Politics

EU mulls ‘specialised teams’ to counter migration abroad



The EU is exploring ways to further crack down on irregular migration at its overseas missions, including the use of “specialised teams”.

Such missions are part of the EU’s so-called Common Security and Defence Policy (CSDP) currently found in places like Niger, Libya, Mali, Somali, Iraq and elsewhere.

An internal paper labelled as a “mini-concept” over the summer explores additional ways to stop unwanted people from coming to Europe.

It proposes the use of “visiting experts” as well as a “specialised teams” to help turn the hosting countries into well-equipped border police states.

This includes setting up “pre-frontier situational awareness and monitoring”, a likely code for intelligence gathering. They would also be used to train border police and develop investigative methods and tools to crack down on migrant smuggling.

Part of those plans also aims to give the missions “semi-executive functions”, enabling them to provide direct support to police and carry out joint investigations.

In a sign of the sensitivity of the idea, the paper insists that “national authorities should assume ownership” and that mission personnel “should always respect the host state’s laws”.

Conflict regions

The EU missions are located in regions often rife with conflict.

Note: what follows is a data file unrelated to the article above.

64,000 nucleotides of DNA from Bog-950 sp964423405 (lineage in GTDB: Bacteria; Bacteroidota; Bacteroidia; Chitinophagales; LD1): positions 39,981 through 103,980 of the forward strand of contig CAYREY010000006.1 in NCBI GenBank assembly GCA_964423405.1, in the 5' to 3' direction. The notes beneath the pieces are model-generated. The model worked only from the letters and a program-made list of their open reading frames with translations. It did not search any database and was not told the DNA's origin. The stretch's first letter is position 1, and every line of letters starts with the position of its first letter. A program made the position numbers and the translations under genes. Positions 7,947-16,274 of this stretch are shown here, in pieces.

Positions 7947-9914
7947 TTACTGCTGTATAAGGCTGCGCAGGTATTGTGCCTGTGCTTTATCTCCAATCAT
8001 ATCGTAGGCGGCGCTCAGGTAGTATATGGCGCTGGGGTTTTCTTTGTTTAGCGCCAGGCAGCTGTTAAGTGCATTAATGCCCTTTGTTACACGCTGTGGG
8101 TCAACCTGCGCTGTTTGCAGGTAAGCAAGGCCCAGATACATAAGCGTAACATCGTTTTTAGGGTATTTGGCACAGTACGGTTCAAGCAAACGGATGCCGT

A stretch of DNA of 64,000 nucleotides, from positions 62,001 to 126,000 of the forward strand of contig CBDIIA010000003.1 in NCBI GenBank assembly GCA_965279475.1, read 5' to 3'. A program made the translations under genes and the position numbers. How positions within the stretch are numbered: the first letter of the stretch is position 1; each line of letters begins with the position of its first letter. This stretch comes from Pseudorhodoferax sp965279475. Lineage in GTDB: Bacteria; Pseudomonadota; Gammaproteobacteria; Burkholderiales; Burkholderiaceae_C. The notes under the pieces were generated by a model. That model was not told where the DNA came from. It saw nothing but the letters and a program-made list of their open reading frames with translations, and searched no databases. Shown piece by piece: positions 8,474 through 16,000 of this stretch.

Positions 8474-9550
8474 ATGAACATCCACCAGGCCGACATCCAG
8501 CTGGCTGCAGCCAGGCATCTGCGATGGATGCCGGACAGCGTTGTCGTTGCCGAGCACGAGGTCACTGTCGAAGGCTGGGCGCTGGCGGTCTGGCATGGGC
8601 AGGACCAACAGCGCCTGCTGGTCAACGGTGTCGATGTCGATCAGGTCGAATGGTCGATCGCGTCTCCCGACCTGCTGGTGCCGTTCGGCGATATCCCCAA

Those in Sahel and Libya are already currently mandated to help stop migrant departures towards Europe, while in Somalia, Iraq and the Central African Republic are more geared towards tackling root causes of migration.

Others in Mali are mandated to shore up border management to stem migrant smuggling.

In Niger, the EU has been helping authorities since 2016. But with Agadez, a city in Niger seen as a major smuggling hub, the mission’s mandate was recently extended for another two years.

The EU’s border police Frontex also has a liaison officer in Niamey and a risk-analysis cell used by national authorities, funded by the EU.

EU agencies

But the “mini-concept” paper, drafted the EU’s foreign policy branch, wants to go further. This include feeding and sharing more information between the missions and EU agencies, as well as sending in border and policy experts.

This poses a slew of questions over rights, since the EU’s migration policy relies on despotic regimes.

Iraqi authorities have visited Frontex’s main office in Warsaw, for instance.

And the EU mission to Somalia is helping the Somaliland Coast Guards to stop migrants, as well as supporting Interpol’s national central bureau in Mogadishu.

The Hague-based Europol, an umbrella police network, is also heavily involved.

Its migrant-smuggling centre already has an information clearing house used to provide a criminal intelligence picture of smugglers. Frontex, Interpol and the EU’s naval operation Irini also use it.

In 2018, Europol invited a Libyan delegation to visit the headquarters in The Hague to discuss operations.

The EU has for years been assisting the Libyan authorities in their wider efforts to prevent people from departing on boats across the Mediterranean.

But the country is a hotbed of abuse, including reports of rapes and murder, throughout its detention centres, some of which are run by Libyan militia.





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